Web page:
Teachers Tell Students How Inspired They Are by Them and the Results Are Tearjerking
A group of teachers decided to do something special for their students, and the results are sure to being a tear to your eye. Jamie McSparin, a teacher at Kansas City’s Oak Park High School, posed a challenge to her fellow teachers. McSparin told each of her coworkers to choose one student who inspires them to come to work every day, and then to tell that student in person how glad they are to teach them. Each interaction was videoed, and eventually cut together into a nearly seven minute presentation.
McSparin explained her motivation came from the desire to normalize interaction with students and teachers, as opposed to the former always thinking they were in trouble with the latter. “We’d look up their schedule and pull the kids from class for 30 seconds and the kids were all like, ‘Oh my gosh, did I not turn something in?’ and we’re like, ‘No, no, just stand there.’ Any teacher/student interaction always seems to be negative, and that was something that bothered me, too. No matter if they’re a good kid or a troublemaker or anything, they always thought they were in trouble.” She was further inspired by gratitude letters that the student body had written to teachers last year. “I figured, why can’t we flip that around?” said McSparin. “Because we really do (feel gratitude towards students), but a lot of times they don’t know that.” After weeks of preparation, the filming went better than anyone expected, with emotions running high from both students and teachers alike. McSparin herself was particularly moved by the wide range of students her coworkers chose.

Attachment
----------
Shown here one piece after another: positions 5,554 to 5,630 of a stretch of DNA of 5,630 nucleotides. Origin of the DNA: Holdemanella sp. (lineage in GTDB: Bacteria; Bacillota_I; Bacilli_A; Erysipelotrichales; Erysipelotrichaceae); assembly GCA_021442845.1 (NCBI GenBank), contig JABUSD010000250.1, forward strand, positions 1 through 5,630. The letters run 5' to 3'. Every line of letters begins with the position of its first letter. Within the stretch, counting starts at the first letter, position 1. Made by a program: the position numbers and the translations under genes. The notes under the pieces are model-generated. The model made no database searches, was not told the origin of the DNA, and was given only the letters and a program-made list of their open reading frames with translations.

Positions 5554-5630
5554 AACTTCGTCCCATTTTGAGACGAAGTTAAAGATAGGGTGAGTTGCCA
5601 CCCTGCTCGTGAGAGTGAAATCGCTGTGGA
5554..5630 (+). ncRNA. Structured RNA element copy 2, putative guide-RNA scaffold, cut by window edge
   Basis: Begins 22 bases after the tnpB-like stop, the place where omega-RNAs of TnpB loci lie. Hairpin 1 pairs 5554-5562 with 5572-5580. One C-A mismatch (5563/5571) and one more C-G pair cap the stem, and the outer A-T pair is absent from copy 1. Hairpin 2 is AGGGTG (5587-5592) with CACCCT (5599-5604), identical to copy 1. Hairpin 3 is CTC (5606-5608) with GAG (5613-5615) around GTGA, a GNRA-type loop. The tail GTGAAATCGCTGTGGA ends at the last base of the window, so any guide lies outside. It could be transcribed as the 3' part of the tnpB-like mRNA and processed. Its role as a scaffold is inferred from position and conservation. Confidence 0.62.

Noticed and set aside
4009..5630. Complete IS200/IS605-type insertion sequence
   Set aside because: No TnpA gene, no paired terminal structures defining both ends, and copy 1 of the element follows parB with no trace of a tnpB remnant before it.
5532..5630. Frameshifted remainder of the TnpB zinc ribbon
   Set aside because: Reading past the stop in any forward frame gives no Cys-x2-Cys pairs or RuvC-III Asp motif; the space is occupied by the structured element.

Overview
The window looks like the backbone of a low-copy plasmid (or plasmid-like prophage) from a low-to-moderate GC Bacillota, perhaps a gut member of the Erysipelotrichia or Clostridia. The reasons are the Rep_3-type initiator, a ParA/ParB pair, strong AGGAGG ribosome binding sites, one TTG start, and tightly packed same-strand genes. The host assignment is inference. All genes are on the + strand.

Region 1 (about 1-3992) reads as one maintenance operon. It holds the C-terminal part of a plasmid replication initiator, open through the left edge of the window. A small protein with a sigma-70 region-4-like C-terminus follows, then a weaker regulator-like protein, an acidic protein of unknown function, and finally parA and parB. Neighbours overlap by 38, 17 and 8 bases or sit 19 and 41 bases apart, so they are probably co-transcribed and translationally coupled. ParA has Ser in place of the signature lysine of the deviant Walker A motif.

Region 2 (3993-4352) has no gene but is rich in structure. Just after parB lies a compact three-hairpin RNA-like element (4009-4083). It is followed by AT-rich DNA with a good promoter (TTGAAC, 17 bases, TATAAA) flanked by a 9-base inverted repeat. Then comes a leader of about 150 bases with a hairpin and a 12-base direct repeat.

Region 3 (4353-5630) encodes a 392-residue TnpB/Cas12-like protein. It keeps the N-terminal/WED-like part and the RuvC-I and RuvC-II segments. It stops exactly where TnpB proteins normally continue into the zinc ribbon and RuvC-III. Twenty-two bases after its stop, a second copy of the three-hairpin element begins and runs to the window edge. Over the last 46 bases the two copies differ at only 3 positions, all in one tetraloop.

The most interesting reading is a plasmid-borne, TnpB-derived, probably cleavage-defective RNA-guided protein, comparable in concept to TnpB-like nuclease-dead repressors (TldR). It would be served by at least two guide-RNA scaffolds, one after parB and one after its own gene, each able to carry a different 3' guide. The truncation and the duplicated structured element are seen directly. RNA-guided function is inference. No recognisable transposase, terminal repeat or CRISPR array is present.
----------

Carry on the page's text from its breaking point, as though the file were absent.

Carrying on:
“Academically and demographically, they’re all different. It started that dialogue between teachers and students, which humanizes the whole experience. It’s not, ‘Here, I’m teaching you.’ It’s ‘Let’s build a relationship and make this an experience.’”The video seems to have a been a good experience for all involved. For example, McSparin said that, “Some teachers would come up to me two or three days later and say, ‘I’m having a bad day. Let’s do another video.’” After the final cut of the video was completed, it was screened for the entire staff in early October. Following that, it was decided to share the clip with the world on Youtube, where it’s garnered nearly 5000 reviews in less than two days. For her part, McSparin has a simple outlook on why the project was so successful. “I think the takeaway is just to be positive on all occasions. Smile at people and tell them they’re doing a good job,” said McSparin.
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